Genealogy Clues Found in Land Records
November 08, 2021 by
Anyone who has ever done genealogy research knows it can be like finding a needle in a haystack. A sometimes-overlooked tool — one that can help find that needle quicker — is a county’s historical land records system.
Amateur and professional genealogists search for clues to unlock family histories and even larger ancestry trends. Counties house invaluable amounts of historical information that can be helpful in these searches. If a researcher, for example, knows the county where her ancestors lived, she can access relevant land records that show the history of those ancestors’ land activity, family details, and even who their neighbors were. For those unsure of a starting location, U.S. census records or city directories can be a big help.
Once they’ve identified a starting location, genealogists head to the office of the appropriate county recorder or clerk. Recording offices index records in a way that creates a complete title chain. This not only matters to genealogists, but also to real estate agents, title agencies, would-be homebuyers, attorneys, and others.
In jurisdictions with digitized land records, searchers can have better luck, quicker. Self-service options like those that exist in Peoria, Illinois, and Lyon County, Nevada, allow individuals to research, review, download, and purchase copies of records online, without having to visit a recorder’s office in person and wait for staff to conduct a manual search. This type of secure public access not only enhances service, but it also saves significant time for clerks and their staff.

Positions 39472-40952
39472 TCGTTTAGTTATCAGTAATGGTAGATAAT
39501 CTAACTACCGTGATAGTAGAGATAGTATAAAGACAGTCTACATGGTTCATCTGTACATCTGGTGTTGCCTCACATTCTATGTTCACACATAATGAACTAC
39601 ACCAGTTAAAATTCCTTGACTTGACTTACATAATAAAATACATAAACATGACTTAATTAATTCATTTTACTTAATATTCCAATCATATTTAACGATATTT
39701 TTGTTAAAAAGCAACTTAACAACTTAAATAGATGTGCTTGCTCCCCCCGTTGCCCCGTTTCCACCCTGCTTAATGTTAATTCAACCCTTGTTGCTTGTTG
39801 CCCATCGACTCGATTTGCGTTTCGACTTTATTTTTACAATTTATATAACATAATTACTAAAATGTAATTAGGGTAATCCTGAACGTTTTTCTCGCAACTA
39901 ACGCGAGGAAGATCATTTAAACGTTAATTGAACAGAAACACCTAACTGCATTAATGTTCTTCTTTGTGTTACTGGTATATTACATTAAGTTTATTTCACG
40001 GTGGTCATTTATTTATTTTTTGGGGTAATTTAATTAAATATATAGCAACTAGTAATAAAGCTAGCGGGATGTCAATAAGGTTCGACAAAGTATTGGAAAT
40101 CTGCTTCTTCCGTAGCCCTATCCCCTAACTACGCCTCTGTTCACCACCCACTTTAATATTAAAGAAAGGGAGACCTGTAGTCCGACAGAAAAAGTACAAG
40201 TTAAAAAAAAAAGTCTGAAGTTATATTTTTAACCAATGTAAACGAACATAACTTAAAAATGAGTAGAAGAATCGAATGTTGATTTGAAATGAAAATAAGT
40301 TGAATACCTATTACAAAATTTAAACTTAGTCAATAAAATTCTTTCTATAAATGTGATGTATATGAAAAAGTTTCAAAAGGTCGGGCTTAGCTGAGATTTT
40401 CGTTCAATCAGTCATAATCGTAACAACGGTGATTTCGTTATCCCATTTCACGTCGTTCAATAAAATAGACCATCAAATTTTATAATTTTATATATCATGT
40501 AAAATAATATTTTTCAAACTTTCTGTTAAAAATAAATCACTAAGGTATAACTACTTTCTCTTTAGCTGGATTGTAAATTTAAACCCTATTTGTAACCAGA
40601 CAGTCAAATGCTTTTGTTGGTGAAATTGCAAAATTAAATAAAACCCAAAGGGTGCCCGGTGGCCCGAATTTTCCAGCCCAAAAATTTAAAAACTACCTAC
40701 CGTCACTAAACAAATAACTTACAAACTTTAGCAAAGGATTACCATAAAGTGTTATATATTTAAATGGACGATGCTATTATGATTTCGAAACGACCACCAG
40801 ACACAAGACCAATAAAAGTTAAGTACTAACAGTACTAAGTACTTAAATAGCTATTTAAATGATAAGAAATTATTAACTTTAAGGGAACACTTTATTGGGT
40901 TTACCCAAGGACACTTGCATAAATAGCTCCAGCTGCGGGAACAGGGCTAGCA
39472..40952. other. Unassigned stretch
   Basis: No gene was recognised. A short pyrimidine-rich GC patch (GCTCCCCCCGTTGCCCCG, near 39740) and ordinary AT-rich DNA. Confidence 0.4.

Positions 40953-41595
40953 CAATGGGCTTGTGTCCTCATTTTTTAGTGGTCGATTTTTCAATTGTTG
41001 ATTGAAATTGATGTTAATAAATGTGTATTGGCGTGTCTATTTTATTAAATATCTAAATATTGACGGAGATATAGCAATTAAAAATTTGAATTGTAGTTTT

Without digital records, information can still be found. Researchers in that case must travel in-person to the appropriate county’s office for access. Some of the older books may be in storage and require county staff to handle them to protect the materials. The good news is a growing number of counties are offering online access to historical land records.
Whether found online or in-person, the following types of typically available documents are important for genealogists:
- Deeds – The purpose of a deed is to transfer the legal ownership of a property or asset from one person or company to another.
- Warranty Deeds – A warranty deed guarantees a clear title to the buyer of a real property.
- Quitclaim Deeds – A quitclaim deed is one of the simplest methods of transferring a real property to a new owner. The property owner can offer this type of deed and transfer the entire interest in the property to the recipient. This type of deed is most often used when transferring property between family members.
- Plat Maps – A plat map is a diagram used to show how a purchased property is divided within a county, city, or neighborhood. These maps can tie entire neighborhoods, churches, schools, etc., with one’s ancestors and their neighbors.
Any of the documents above may contain that needle in the haystack necessary for research success. Counties that leverage modern technology to enhance access to this information are elevating service not just to genealogists, but to all stakeholders who benefit from easy, efficient, and effective self-service.